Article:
AUGUSTA — The Mt. Ararat boys cross country team huddled together after the boys race at the Kennebec Valley Athletic Conference championships, and Lisandro Berry-Gaviria went to work getting his team focused on the road ahead.

There’s another one next week, he said. We’re not finished, he said.

“My focus today was on helping the team make a statement,” Berry-Gaviria said. “We’ve kind of been, I think, underrated by the rest of the state all season. … We definitely came in here wanting to make our mark.”

He did, and so did his team. Berry-Gaviria raced to first place in the Class A boys race and led Mt. Ararat to the team title, as the Eagles, who placed four runners in the top 10, scored 34 points to beat Brunswick (54), Bangor (57), Hampden (131) and Messalonskee (162).

“We looked at this as the first step in a three-step, or even four-step process,” said Berry-Gaviria, who was followed by teammates Grady Satterfield (fourth), Lucas Bergeron (eighth), Jace Hollenbach (10th) and Nate Cohen (11th). “We’ve got regionals next week, then we’ve got the state meet and hopefully New Englands. Definitely, our focus is on performing well at the state meet. This is just the first step in the road.”

In the girls race, Camden Hills won its third straight KVAC A title, totaling 57 points to top Bangor (83), Mt. Blue (102), Mt. Ararat (113) and Brunswick (149).

“We talked to our coach, Helen (Bonzi), and yesterday she gave us a lot of race strategy,” said Claire Wyman, who was the Windjammers’ top runner with a fourth-place finish. “She told us to stay on our toes on the hills, and how we could go out a little easy but work on picking people off towards the finish, so we tried to follow that.”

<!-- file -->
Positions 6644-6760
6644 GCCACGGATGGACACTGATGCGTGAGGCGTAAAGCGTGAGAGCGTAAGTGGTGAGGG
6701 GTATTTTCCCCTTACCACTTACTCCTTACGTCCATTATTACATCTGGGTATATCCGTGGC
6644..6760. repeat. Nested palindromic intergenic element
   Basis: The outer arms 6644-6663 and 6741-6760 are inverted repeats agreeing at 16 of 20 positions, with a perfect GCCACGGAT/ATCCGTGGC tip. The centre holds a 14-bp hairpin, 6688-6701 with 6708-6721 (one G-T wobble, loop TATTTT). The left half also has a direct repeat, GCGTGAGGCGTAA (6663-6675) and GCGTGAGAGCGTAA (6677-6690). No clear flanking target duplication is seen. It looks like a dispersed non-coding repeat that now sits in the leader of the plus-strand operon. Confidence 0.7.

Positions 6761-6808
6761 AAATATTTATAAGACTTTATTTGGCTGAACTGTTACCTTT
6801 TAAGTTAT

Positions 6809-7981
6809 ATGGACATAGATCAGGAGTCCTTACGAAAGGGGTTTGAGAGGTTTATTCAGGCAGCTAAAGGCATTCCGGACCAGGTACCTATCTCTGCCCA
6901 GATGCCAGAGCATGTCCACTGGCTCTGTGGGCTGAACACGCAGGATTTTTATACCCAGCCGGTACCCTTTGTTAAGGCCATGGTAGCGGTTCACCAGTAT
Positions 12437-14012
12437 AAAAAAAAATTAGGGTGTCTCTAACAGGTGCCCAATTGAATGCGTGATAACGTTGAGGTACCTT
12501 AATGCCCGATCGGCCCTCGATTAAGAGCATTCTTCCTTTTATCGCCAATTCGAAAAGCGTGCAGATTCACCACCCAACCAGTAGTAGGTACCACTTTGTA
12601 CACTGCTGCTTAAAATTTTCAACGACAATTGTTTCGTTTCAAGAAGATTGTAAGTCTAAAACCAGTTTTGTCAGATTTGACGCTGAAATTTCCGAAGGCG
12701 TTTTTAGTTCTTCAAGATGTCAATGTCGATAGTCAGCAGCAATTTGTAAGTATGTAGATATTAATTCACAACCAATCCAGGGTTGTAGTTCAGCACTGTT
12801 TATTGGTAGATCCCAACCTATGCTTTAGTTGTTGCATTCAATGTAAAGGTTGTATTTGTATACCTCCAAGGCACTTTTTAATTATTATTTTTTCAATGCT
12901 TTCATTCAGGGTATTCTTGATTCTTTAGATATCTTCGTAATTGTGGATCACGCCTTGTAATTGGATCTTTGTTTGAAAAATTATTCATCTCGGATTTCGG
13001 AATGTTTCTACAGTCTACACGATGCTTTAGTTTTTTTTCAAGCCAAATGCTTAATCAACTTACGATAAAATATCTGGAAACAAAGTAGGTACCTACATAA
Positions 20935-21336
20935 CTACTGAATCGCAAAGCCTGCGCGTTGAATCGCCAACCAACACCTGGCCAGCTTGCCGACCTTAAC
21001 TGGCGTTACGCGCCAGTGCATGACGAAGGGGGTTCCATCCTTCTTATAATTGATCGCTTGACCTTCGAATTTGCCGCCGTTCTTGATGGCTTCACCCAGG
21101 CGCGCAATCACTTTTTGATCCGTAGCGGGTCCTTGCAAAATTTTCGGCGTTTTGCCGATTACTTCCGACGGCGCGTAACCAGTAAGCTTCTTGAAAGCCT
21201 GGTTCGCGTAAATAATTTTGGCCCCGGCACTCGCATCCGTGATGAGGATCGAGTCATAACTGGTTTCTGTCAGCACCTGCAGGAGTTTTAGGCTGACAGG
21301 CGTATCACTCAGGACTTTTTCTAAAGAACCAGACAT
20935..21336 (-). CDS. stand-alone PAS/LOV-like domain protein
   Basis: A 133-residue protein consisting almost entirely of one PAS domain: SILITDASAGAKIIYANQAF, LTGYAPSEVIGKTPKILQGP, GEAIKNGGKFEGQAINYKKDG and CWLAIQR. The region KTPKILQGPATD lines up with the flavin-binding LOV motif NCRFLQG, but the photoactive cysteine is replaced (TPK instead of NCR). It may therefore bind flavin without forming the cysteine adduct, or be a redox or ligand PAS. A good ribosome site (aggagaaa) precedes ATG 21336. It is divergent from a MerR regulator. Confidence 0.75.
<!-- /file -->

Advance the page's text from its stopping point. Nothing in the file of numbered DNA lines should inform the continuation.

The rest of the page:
Mt. Blue’s Kahryn Cullenberg, running in her last KVAC championship, came in fifth in the girls race with a time of 20:56.4.

“My goal was to get in the top five, because I know a lot of the other girls in the top five were having really strong seasons,” she said. “I just wanted to try to stay in the chase pack, which I think I did a good job with.”

Cullenberg finished 10 seconds ahead of Edward Little freshman Payton Bell, who placed sixth. Mt. Blue’s Emma Charles took ninth and teammate Brynne Robinson was 14th, while Edward Little’s Lily Vincent placed 20th. Oxford Hills’ Ashley Child came in 23rd, and sophomore Paige Collins was Lewiston’s top finisher at 26th.